How to Take This Course

CHAPTER 1 - Introduction, Hierarchy, and Modelling Structures

This section provides background about the history of Verilog. It also introduces some of the basic contructs of Verilog models.

CHAPTER 2 - Syntax, Lexical Conventions, Data Types, and Memories

This section addresses the syntax and semantics of the core features of the language.

CHAPTER 3 - Expressions and Simulation Mechanics

This section covers the components of Verilog expressions and the order of execution in Verilog models.

CHAPTER 4 - Gate Level Modelling

This section covers gate level modelling constructs. It covers the semantics of Verilog primitives, port expressions, delays, strengths, and user-defined primitives.

CHAPTER 5 - Behavioral and Register Transfer Level Modelling

This section covers the remainder of the language basics: assignments of all kinds, control constructs, time and event controls, tasks and functions, and examples.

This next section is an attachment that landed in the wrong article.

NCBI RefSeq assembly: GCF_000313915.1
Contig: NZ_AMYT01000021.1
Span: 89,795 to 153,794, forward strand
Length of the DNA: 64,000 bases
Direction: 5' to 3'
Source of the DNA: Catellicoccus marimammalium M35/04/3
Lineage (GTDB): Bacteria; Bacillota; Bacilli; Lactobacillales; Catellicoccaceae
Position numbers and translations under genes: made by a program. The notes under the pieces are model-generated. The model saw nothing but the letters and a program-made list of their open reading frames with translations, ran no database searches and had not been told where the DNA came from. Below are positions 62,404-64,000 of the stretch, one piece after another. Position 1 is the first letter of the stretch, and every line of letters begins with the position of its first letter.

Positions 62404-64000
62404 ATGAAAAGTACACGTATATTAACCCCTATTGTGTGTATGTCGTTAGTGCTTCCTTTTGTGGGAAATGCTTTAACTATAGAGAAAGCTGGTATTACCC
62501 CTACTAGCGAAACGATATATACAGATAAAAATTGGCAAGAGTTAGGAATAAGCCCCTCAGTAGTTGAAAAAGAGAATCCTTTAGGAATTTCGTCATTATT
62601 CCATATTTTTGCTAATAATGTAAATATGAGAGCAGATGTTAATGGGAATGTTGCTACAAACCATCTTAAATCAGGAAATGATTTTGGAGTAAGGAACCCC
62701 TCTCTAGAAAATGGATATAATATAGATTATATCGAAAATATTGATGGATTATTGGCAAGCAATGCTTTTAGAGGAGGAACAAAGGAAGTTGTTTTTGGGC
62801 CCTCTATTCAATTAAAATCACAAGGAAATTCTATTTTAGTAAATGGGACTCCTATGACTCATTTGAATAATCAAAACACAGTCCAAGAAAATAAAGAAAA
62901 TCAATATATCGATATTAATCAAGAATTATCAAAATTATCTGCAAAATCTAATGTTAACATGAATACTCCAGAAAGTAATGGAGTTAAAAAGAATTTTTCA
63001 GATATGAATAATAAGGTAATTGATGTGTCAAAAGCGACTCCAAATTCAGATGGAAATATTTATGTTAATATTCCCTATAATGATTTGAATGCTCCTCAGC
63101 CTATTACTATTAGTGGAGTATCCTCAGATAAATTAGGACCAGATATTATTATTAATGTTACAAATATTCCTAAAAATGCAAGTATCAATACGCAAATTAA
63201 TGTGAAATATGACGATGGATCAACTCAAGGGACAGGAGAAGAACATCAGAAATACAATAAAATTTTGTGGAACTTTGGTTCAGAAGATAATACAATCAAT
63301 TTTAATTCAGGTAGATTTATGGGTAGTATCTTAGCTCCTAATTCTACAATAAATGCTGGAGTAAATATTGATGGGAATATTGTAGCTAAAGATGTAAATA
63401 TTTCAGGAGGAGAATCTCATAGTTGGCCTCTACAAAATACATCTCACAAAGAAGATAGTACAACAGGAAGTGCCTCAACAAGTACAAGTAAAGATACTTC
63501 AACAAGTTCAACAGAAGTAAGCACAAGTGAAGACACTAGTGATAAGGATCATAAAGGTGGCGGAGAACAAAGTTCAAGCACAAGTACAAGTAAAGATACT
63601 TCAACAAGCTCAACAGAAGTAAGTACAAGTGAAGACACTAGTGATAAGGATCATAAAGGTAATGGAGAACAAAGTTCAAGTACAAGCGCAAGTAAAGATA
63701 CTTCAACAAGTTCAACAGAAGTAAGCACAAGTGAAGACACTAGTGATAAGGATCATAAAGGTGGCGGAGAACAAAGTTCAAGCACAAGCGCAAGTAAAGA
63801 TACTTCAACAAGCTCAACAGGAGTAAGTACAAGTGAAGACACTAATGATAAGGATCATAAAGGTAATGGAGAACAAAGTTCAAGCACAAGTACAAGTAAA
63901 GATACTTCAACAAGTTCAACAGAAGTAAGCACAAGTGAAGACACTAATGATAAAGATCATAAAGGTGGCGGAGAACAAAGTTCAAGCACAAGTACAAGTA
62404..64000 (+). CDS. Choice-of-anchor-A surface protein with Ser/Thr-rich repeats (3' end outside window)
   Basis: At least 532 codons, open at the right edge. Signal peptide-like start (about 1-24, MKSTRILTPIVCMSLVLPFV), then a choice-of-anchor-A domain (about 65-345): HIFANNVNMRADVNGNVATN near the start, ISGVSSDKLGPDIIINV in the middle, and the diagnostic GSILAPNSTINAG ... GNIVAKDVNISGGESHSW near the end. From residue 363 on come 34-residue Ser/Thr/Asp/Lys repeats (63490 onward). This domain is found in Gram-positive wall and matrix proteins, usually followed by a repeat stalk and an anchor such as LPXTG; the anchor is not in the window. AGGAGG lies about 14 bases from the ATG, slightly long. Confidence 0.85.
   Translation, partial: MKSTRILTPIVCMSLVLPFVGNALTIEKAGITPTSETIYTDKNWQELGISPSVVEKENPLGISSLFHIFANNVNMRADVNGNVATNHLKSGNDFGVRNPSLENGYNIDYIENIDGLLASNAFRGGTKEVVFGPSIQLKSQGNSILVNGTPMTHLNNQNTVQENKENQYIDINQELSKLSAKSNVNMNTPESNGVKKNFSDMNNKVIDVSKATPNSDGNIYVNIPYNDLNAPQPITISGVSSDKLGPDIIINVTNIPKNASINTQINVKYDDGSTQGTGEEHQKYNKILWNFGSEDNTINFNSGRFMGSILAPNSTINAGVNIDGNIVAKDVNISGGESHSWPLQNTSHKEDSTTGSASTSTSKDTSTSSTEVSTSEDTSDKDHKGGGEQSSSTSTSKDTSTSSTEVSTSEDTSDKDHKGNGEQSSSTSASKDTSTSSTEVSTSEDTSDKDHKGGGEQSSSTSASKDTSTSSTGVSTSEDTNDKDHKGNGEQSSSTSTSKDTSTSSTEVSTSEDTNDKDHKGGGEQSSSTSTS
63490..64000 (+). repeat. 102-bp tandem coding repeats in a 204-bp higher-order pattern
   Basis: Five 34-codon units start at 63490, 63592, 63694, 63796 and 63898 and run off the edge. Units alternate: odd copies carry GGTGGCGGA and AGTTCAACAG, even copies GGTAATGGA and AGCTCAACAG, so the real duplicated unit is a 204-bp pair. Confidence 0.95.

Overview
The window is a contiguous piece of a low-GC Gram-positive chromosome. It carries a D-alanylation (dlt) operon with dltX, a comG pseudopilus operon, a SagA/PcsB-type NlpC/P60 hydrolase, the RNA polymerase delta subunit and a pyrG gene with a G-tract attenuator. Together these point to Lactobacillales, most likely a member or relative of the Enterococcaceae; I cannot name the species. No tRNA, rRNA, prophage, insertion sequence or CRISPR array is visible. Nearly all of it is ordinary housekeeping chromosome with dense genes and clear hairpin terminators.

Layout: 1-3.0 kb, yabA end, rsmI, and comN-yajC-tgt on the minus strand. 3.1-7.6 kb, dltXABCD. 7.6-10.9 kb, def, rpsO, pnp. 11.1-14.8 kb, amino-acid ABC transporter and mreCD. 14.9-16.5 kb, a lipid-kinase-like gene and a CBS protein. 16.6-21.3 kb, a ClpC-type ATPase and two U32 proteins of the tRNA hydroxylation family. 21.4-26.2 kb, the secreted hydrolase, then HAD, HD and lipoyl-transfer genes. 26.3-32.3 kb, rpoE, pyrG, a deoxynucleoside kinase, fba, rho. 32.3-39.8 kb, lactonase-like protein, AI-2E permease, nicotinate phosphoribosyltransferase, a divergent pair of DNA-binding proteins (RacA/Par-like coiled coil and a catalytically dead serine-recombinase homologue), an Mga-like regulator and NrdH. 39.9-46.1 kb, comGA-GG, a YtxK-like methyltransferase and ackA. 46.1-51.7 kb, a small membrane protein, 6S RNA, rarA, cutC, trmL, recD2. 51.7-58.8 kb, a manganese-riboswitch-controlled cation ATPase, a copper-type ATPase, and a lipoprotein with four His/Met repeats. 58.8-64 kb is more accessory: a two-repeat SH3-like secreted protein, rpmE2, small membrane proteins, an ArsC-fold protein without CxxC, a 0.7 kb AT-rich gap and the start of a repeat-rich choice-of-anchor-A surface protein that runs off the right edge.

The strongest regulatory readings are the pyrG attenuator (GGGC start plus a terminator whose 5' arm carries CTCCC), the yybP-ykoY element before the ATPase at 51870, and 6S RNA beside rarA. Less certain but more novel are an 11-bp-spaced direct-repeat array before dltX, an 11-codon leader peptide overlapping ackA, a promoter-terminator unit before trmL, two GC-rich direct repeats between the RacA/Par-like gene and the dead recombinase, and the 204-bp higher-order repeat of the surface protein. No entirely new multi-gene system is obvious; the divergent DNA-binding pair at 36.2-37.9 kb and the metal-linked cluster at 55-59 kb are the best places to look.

CHAPTER 6 - Advanced Features

Advanced features include all the details and less common features of the language. This includes cross-module references, quasi-continuous assigns, declared events, disable, and timing features, including timescales and specify blocks.

CHAPTER 7 - Coding Style

This section covers Verilog coding style. There are many different ways to write Verilog code, and some are better than others. It covers modelling clocks, state machines, pipelines, 0-delay code, and race conditions, as well as efficient coding techniques.

CHAPTER 8 - Debugging Verilog Models

This section discusses debugging techniques. It is simulator-independent as much as possible, as it covers broadly applicable debugging methods. These include setting breakpoints interactively, monitoring, using the CLI, using waveform viewers, and using $save.

CHAPTER 9 - The Programming Language Interface

This section is an introduction to the PLI. It covers what the PLI is used for, how user routines are connected to a Verilog model, passing information to and from the model and user routine, the TF routines, and the ACC routines. This section covers everything needed to write a PLI routine and link it into a simulator.

Copyright © 1999, 2001, 2002 John Sanguinetti. All rights reserved.